We allow businesses to post signs saying, “We reserve the right to refuse service to anyone,” but only if based on objective standards—for example, if a customer’s presence may detract from the “safety, welfare, and well-being of other patrons.”
Objective standards can be equally applied—a bar refusing to sell a drink to an obviously drunk person, or a fancy restaurant refusing to admit someone wearing shorts and no shoes.
Arizona lawmakers wanted to justify an arbitrary standard on the basis of the religious convictions of the business owner or employee. Sexual orientation is an arbitrary condition, no different from where someone was born, or their race. We should not be passing laws that enshrine arbitrary discrimination, no matter the justification.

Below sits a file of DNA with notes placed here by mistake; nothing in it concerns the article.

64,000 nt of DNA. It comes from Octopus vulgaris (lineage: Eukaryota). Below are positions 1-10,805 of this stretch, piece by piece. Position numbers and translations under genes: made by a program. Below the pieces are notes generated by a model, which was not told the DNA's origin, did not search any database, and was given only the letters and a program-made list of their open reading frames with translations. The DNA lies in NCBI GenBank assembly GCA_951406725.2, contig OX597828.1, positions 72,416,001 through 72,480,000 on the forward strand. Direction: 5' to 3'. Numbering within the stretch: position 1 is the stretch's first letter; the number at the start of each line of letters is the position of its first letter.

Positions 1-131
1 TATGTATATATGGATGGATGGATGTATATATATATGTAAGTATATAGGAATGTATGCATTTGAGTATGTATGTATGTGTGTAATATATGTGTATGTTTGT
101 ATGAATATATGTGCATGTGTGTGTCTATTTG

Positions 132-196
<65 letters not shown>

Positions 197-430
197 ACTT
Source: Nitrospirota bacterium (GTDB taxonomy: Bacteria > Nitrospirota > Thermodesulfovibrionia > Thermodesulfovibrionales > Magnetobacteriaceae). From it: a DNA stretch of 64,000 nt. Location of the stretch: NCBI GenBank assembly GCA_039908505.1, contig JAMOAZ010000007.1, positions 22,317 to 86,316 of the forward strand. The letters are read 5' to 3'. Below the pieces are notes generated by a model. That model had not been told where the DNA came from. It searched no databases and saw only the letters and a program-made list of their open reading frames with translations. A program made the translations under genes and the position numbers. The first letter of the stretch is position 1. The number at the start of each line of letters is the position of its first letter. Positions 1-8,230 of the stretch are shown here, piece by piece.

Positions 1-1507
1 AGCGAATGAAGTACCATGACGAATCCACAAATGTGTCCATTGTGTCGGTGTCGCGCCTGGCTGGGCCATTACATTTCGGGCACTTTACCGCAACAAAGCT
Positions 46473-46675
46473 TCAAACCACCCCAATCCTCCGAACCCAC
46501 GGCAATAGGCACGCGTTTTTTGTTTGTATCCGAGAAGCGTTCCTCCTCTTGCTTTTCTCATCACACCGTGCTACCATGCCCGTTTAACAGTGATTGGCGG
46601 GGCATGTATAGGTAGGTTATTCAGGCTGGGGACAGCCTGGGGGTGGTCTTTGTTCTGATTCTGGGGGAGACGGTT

As for gay marriage, before long, the U.S Supreme Court will have to revisit the issue and give a definitive ruling that once and for all sets policies for the nation as a whole, a position they avoided in Windsor.
We all know people like the La Quinta resident (a service provider who shall remain nameless) who says, “I’m not opposed to how anyone wants to live, but do they have to whine about it all the time? Life isn’t fair. It wasn’t fair when my spouse died young and left me to raise two young children alone. But I didn’t whine about it—I just got on with my life.”
I have a gay son who was in a 20-year gay relationship that ended badly; a female cousin who has been in a 30-year lesbian relationship that is thriving; and lots of local friends and neighbors who are living together, married or not, gay and heterosexual, who just want the arc of justice, for themselves and their friends and neighbors, to bend a little more quickly. They just want to get on with it—live their lives, raise their children, participate in their communities, and have the dignity and equality each and every one of us deserves.
How long are we willing to wait on behalf of some of our brothers, sisters, children and neighbors for justice to prevail?
I am not gay. I am just outraged.